JAPAN’S POWER PROBLEM
As a developed and densely populated country, Japan requires vast amounts of energy. It is the third largest producer of electricity in the world, after the USA and China, and the per capita electrical consumption of Japan is the 18th largest in the world. Japan lacks significant fossil fuels, however, and in 2010 it was the world’s largest importer of coal and natural gas. In 2009, Japan generated a total amount of electricity of 1041 Terra-Watt hours; its average generating capacity was 120GW. 27% was from coal and natural gas, 9% from oil, 27% from nuclear, 8% from hydroelectricity and 2% from other sources, including solar, geothermal and burning waste and biofuel.
Following the Tohoku Earthquake and resultant tsunami, amid concern that Japan’s nuclear reactors could not survive future earthquakes and growing public pressure to phase out nuclear power, the Japanese government shut down all 54 nuclear reactors, and began restarting them after safety checks in June 2012. This has created a loss of generating capacity of approximately 30 GW (GigaWatts or 30 000MW), which is currently being made up for mostly by existing thermal power stations, however this results in them running at a higher capacity than normal and should not be maintained indefinitely (in case there is another accident or problems with other power stations). Increased use of fossil fuels will further contribute to climate change, and were also cited as one cause for Japan’s first balance of trade deficit in decades.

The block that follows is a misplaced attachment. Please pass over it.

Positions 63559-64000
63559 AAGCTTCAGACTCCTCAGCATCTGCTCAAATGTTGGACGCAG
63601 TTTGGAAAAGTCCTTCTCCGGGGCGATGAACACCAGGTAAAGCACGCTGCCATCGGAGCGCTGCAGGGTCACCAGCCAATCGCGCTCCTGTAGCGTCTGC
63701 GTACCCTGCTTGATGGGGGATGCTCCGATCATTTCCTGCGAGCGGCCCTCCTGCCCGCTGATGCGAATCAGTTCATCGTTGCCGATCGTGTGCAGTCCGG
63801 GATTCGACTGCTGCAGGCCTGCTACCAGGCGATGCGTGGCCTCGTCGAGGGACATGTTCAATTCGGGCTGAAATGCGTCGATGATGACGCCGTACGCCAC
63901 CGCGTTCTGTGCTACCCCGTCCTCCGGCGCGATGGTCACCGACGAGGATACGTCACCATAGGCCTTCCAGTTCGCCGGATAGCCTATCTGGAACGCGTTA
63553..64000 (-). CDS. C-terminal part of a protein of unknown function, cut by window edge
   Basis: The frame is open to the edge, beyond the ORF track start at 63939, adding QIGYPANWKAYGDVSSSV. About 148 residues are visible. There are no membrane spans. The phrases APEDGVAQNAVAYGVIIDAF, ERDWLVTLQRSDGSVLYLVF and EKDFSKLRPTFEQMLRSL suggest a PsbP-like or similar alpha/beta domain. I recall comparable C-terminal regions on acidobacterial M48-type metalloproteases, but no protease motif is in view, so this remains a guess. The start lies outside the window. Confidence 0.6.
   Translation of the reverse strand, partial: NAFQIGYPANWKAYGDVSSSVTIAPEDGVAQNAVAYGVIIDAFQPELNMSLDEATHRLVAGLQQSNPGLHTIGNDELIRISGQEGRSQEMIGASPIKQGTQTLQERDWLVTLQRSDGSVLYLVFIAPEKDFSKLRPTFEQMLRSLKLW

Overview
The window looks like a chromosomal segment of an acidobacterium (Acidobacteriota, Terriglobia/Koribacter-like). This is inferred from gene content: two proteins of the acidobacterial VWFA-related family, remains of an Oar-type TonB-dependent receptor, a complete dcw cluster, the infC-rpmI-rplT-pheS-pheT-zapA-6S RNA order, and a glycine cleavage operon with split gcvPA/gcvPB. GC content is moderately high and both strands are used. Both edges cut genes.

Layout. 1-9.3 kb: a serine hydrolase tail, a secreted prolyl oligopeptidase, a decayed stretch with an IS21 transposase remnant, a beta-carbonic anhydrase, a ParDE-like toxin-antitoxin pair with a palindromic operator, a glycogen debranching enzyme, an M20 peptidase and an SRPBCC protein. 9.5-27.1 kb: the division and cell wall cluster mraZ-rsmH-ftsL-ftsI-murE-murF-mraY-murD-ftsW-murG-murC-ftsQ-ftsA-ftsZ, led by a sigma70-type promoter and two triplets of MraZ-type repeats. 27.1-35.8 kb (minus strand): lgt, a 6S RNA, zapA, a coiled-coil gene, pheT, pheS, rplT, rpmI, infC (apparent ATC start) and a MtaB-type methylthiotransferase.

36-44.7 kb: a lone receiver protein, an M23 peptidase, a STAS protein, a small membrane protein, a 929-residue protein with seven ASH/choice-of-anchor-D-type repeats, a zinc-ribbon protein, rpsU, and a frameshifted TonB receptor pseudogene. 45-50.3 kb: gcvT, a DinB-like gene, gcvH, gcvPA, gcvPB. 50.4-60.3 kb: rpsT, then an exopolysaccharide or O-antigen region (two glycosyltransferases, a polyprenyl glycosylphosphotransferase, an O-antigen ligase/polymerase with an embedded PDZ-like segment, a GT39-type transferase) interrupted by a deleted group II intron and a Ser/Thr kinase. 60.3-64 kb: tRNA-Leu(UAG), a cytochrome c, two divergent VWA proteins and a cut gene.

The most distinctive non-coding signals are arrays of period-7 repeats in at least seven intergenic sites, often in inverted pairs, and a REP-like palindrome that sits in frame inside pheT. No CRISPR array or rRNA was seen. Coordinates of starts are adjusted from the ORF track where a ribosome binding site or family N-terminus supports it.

Kawagoe Power Station (4802MW), Mie (image from Wikipedia)
Your task is draft a plan for how Japan can generate the 30 GW of power needed to make up for the shortfall left after the nuclear power plants were shut down. You must be specific about how the power will be generated and where the power generation facilities will be located. You may also choose to replace some or all of the remainder of Japan’s electricity generation system (for example, you may wish to replace its current fossil fuel production with renewable energy sources, or with nuclear power.) It should be presented to the class in a two to five minute presentation to the class. By the end of that time, the audience should have an understanding of
1) where and how the electricity will be produced (or saved).
2) why your solution is the best solution to Japan’s power shortage.
The Japanese government announced in May 2011 that it had set a goal of having 20% of the nation’s electricity come from renewable energy sources by the early 2020s, however it is your choice whether or not to meet this claim, or to exceed it. Assume that all of Japan’s current nuclear power stations are deemed unsafe in light of recent earthquake predictions and need to be replaced (even though this is quite unlikely and some are already operating again).
Nunobiki Pleateau Wind Farm, Fukushima (image from wikipedia)
As an alternative, you may choose to partially or wholly make up for this loss in electricity production by reducing demand for electricity, however you must be specific in how the government will ensure that Japan’s electricity consumption is reduced by 30GW.